almediah.fr
» » The Story Girl

Download The Story Girl eBook

by Lucy Maud Montgomery,1stworld Library

Download The Story Girl eBook
ISBN:
1421843005
Author:
Lucy Maud Montgomery,1stworld Library
Category:
History & Criticism
Language:
English
Publisher:
1st World Library - Literary Society (June 15, 2007)
Pages:
316 pages
EPUB book:
1613 kb
FB2 book:
1325 kb
DJVU:
1246 kb
Other formats
lit lrf lrf docx
Rating:
4.4
Votes:
771


Lucy Maud Montgomery OBE (November 30, 1874 – April 24, 1942), published as L. M. Montgomery, was a Canadian author best known for a series of novels beginning in 1908 with Anne of Green Gables. The book was an immediate success

Lucy Maud Montgomery OBE (November 30, 1874 – April 24, 1942), published as L. The book was an immediate success. Anne Shirley, an orphaned girl, made Montgomery famous in her lifetime and gave her an international following. The first novel was followed by a series of sequels with Anne as the central character

The Story Girl said that once upon a time.

The Story Girl said that once upon a time. Felix and I, on the May morning when we left Toronto for Prince Edward Island, had not then heard her say it, and, indeed, were but barely aware of the existence of such a person as the Story Girl. We did not know her at all under that name. Close X. Learn about new offers and get more deals by joining our newsletter.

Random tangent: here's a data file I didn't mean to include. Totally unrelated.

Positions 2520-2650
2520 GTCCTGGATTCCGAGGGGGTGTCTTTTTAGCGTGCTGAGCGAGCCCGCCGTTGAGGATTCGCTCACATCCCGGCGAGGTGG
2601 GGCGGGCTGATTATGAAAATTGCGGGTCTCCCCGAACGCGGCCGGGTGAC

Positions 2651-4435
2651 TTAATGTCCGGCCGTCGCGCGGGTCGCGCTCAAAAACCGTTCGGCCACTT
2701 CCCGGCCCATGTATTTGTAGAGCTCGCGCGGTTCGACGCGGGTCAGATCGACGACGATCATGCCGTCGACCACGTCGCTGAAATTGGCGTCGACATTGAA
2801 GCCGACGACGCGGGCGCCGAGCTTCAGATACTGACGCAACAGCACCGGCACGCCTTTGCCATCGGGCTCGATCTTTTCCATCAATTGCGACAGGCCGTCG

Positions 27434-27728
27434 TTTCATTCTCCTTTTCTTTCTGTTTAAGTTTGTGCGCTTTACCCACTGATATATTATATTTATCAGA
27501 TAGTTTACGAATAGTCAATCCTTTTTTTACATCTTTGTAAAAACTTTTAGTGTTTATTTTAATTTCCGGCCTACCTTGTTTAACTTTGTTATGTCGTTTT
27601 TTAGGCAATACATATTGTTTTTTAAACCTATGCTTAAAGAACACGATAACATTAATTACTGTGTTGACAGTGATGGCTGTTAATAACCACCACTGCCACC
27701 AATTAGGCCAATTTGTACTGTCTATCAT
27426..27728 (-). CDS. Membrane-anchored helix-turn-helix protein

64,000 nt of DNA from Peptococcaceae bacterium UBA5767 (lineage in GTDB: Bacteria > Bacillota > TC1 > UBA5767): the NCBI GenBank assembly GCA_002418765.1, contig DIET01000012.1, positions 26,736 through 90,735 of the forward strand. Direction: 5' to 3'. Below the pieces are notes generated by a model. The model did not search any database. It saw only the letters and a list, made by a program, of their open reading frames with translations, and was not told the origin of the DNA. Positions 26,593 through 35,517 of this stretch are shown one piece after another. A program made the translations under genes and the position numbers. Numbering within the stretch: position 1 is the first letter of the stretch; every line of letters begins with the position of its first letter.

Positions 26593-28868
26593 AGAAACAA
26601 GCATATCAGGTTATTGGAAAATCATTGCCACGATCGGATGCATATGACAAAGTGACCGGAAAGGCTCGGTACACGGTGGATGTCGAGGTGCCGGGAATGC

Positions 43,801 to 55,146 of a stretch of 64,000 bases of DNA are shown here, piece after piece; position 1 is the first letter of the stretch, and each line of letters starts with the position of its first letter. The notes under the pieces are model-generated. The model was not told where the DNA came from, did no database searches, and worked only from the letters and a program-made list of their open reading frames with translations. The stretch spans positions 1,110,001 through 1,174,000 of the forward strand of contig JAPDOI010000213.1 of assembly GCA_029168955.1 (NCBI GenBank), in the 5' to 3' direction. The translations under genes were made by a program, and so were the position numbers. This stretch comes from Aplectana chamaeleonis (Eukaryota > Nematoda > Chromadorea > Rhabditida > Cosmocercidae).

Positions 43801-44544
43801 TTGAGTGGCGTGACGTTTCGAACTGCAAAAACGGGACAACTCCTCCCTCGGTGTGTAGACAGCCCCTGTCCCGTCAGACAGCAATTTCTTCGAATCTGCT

Canadian author Lucy Maud Montgomery, famous for her "Anne of Green Gables" novels, had other novels that are well worth reading. One of them is "The Story Girl", which follows the adventures of a group of young cousins and their friends during a long summer on turn-of-the-century Prince Edward Island, Canada, Montgomery's birthplace and the setting of many of her stories. Montgomery modeled the leading character on herself at that age.

The Story Girl By Lucy Maud Montgomery. Chapter VI the mystery of golden milestone. Chapter XXII the dream books. Chapter XXIII such stuff as dreams are made on. Chapter VII how betty sherman won a husband. Chapter XXIV the bewitchment of pat.

Lucy Maud Montgomery. The Story Girl said that once upon a time. Felix and I, on the May morning when we left Toronto for Prince Edward Island, had not then heard her say it, and, indeed, were but barely aware of the existence of such a person as the Story Girl